Believe it or not, I actually have some sources outside the MacArthur study notes! The best resource I’ve ever seen is The Practice of Godliness by Jerry Bridges, one of my favorite authors and one who has several books on my recommendation list on the side. He’s one of the few authors I’ve read about whom I can actually say I agree with every word he’s written, and he revolutionized my thinking on grace, the Law, and the Gospel. A lot of what I’m about to say comes from his book on the subject.
We tend to think of godliness as synonymous with holiness or righteousness, and there’s truth in that. They're similar, but there’s a different emphasis. “Holiness” literally means to be “set apart” or “different,” from what’s common. If most people are doing X (like having sex before marriage), then we do non-X. Righteousness is basically being “right,” having a right relationship with God and others based upon doing what’s right towards them.
Godliness refers to the orientation of our life. It means that everything centers around God. It’s not so much referring to keeping a set of rules but having the Lord as our focus. Yes, we want to please him, and that means we do what he tells us to do. But someone could be following the “rules,” at least on the outside, and not be godly at all. If you’re conscious of Jesus “looking over your shoulder” while you’re doing an activity, then you get the idea. It’s a sense of his presence, plus it’s ordering your life around his priorities and doing everything with him in mind.
You see, we tend to divide up everything into three categories: “Sacred,” “Secular,” and “Sinful.” Sacred activities would include reading my Bible, going to church, etc. Sinful activities are pretty obvious, or at least they should be.
But what about “secular” activities like eating or going to a movie or going for a walk with my dogs or working at a job? Well, as near as I can tell, this middle ground we’ve got between sacred and sinful is something either A) we’ve made up ourselves or B) holdovers from Old Testament type of thinking. Paul said “whether you eat or drink or whatever you do, do it all for the glory of God.” If you can’t do X for the glory of God, then you really need to ask yourself if you ought to be doing it. As Abraham Kuyper put it, "There is not a square inch in the whole domain of our human existence over which Christ, who is Sovereign over all, does not cry, 'Mine!'"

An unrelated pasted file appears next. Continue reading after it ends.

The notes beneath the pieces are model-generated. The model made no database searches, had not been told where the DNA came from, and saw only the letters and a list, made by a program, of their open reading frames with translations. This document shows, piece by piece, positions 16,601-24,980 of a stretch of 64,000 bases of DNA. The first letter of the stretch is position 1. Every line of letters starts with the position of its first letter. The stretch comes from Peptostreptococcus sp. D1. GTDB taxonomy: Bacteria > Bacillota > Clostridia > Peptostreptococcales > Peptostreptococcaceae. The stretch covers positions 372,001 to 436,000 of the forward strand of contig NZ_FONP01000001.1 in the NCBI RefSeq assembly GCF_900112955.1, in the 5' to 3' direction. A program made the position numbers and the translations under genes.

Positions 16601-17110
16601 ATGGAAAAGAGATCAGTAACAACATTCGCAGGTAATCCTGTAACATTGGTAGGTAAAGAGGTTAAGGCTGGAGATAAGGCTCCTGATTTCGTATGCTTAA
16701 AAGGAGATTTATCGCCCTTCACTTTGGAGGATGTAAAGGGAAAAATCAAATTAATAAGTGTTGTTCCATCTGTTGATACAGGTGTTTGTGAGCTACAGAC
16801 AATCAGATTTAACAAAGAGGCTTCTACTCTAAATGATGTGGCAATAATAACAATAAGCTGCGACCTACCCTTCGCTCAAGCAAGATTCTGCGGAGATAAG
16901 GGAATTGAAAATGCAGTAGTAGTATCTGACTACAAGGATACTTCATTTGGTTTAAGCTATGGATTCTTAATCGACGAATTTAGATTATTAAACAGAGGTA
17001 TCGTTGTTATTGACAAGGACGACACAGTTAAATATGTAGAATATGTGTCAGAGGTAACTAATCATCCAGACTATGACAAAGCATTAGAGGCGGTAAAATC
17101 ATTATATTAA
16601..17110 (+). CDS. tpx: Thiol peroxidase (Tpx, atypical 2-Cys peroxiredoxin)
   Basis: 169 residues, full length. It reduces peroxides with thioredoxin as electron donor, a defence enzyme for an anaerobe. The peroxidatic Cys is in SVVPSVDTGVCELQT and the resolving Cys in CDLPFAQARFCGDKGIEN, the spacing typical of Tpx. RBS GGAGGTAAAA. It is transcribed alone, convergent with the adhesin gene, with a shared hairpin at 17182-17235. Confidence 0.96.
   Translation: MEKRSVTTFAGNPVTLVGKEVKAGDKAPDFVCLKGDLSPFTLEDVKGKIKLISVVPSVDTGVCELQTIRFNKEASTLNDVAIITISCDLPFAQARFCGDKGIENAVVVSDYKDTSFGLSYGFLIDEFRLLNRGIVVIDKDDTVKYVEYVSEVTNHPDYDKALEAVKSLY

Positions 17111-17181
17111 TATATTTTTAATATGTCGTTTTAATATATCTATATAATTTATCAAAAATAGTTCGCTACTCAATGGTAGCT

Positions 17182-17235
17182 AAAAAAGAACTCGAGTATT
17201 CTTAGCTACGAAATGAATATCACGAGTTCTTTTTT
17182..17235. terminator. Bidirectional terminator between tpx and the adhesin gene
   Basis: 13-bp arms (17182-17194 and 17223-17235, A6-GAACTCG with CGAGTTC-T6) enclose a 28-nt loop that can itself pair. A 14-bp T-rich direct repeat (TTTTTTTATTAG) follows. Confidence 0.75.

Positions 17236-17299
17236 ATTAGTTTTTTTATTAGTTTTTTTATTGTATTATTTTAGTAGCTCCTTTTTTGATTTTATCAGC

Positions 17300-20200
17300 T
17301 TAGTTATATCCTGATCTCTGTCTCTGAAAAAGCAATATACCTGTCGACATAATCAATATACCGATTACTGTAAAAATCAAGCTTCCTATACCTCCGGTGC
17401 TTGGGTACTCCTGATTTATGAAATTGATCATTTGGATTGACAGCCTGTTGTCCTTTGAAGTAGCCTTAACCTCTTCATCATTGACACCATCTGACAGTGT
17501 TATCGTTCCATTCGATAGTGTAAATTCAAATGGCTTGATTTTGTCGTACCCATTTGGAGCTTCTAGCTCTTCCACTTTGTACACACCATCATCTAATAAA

This is not to say that we can’t have fun. Fun is part of our life in Christ. He’s the author of everything good in our lives, and part of that is the enjoyment and excitement we find in our daily experiences.
Let me illustrate. I love hockey. It’s my favorite sport--quite frankly, it’s the only one I keep up with. When I watch a hockey game on TV, I should be able to do so to God’s glory. I can thank him for the skills he’s given the players. I thank him for the enjoyment and excitement of watching a good game. If I can’t “bring Jesus into” a certain activity, then I shouldn’t be doing it. If I can, then there’s nothing to feel guilty about.
That’s what true godliness is: Placing my Lord at the center and having everything revolve around him. That includes “fun” activities, work, my relationship with my wife, eating, driving, and anything that’s not sin.
At least that’s how I see it.
Father God, everything should revolve around you. Everything in my life falls under the heading of “This belongs to God.” Does it? Are you the center of everything?